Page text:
Retention is a big challenge for HR managers in today’s work environment. Talent benchmarking and retention strategies are most important functions for the modern day HR department.
Talent benchmarking for selection, hiring, employee engagement and retention has become crucial in today’s high growth business world. While any of the functions mentioned above are not new to organizations but practice has certainly changed. According to a survey by one of the leading jobsite, close to 80% organizations believe that benchmarking improves workplace and workforce quality while 90% recognize it as an effective tool in recruiting right resources and retaining them.
A comprehensive people strategy is not comprehensive if it doesn't include a proven retention strategy for holding on to the employees you've worked hard to recruit into the company. Most business owners and managers think retention is based on compensation issues—wage and salary levels, incentives, and golden handcuffs—when in reality, the drivers go much deeper into the human psyche to the actions and attitudes that make employees feel successful, secure and appreciated.
Almost all discussions on attrition end up being debates about compensation or benefits or other perks. Any tangible parameter like compensation etc can never be “retention strategies”. Beyond a certain threshold level, they are never the drivers of attrition. Head hunters often point out firms where they find it impossible to lure employees to leave despite new prospective employer offering staggering jumps in compensation and benefits. What stops the employees of these companies when they could easily make more money elsewhere? It’s all about making the employee feel valued. That is always done by making the employee feel special and unique.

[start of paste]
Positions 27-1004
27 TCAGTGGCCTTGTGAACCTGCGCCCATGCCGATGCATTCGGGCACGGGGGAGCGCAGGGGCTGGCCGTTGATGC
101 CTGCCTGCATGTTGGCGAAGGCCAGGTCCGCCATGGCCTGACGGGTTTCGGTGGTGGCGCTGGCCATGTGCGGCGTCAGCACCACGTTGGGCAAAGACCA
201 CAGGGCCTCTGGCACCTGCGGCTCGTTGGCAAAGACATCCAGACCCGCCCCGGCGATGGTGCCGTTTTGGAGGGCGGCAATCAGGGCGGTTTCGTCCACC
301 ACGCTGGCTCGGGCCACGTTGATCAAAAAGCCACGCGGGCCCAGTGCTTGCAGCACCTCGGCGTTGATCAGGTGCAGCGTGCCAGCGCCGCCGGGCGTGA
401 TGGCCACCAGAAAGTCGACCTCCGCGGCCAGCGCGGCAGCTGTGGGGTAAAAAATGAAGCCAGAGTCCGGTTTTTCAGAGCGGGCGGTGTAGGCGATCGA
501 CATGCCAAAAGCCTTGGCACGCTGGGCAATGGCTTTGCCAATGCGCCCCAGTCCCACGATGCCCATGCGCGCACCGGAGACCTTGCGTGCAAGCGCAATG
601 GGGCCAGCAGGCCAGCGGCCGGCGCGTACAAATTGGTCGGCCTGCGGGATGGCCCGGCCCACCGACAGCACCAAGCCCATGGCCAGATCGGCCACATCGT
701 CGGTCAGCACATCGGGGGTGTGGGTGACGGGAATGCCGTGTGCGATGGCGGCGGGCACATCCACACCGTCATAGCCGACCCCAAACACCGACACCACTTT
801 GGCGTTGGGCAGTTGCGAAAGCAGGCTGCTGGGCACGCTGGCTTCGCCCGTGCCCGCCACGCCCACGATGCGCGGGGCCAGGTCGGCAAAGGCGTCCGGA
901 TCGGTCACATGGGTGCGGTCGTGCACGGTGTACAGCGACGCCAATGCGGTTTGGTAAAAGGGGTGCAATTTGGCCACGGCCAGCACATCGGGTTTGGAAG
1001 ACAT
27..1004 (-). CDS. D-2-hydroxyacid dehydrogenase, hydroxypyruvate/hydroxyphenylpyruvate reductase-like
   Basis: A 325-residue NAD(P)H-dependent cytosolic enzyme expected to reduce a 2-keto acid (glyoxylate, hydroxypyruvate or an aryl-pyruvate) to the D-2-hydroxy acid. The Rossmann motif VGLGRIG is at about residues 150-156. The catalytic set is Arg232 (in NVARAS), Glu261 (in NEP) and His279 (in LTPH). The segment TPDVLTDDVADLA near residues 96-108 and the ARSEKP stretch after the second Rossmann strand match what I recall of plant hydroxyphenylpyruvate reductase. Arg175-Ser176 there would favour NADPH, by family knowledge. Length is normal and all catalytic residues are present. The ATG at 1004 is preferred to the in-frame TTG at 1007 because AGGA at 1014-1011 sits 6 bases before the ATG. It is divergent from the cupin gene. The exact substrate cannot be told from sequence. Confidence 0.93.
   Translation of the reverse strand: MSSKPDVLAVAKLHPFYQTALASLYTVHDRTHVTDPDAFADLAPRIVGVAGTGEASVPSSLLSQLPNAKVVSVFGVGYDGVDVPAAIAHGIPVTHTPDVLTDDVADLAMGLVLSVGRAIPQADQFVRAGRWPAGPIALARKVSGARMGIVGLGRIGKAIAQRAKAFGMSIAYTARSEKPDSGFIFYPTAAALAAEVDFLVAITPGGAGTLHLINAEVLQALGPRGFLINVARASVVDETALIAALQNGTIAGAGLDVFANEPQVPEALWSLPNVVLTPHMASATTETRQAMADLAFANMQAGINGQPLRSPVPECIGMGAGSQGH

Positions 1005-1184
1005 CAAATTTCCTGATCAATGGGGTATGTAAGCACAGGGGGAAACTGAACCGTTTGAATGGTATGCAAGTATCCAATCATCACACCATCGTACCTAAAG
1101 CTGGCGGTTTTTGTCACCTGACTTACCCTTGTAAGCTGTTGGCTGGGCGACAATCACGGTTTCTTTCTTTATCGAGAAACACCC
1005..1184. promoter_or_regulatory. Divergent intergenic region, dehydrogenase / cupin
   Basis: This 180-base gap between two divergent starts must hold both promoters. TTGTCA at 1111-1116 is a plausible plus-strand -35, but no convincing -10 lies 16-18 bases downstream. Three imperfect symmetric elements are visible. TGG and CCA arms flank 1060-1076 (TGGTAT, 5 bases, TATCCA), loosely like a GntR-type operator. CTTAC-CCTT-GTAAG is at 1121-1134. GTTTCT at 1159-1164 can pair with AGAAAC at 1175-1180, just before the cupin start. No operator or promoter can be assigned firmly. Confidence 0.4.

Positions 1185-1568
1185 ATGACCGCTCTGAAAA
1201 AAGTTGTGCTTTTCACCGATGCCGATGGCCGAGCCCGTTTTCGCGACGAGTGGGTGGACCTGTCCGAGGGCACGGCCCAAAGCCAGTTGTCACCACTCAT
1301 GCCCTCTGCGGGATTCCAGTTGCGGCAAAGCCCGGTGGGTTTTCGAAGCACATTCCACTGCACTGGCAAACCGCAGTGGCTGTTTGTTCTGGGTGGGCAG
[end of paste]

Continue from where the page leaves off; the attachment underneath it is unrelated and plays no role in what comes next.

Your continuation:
HR policies are usually applied as “one size fits all”. But for retention, the strategies need to be customized to fit the psychological and the life stage needs of the individual, whose needs vary because of multiple reasons. What motivates one person may be the exact reason that demotivates someone else. Some employers actively seek to hire spouse as retention strategy, while there are others who discourage hiring close relatives for fear of breeding a culture of nepotism.
While compensation is usually driven by the market factors, benefits offer employers an opportunity to customize the package according to the needs of an individual.
A sound retention strategy should focus on and tactically address four key elements—performance, communication, loyalty and competitive advantage.
1. Performance. The benefit of having measurable objectives for employees is fairly obvious to most business owners and managers, but this perception usually stops short of relating performance metrics to employee retention. Study after study confirms that people have a deep desire to feel they're succeeding and that their talents and capabilities are being used in a way that makes a difference to the business. When people sense their actions are fulfilling this desire, they begin to develop a sense of belonging and a feeling that your company is their company. Human beings are often the happiest when they're in the process of achieving a goal. Clear, achievable objectives that gauge personal, team and company performance provide the feedback employees need to confirm they're making valuable contributions and accomplishing desirable goals.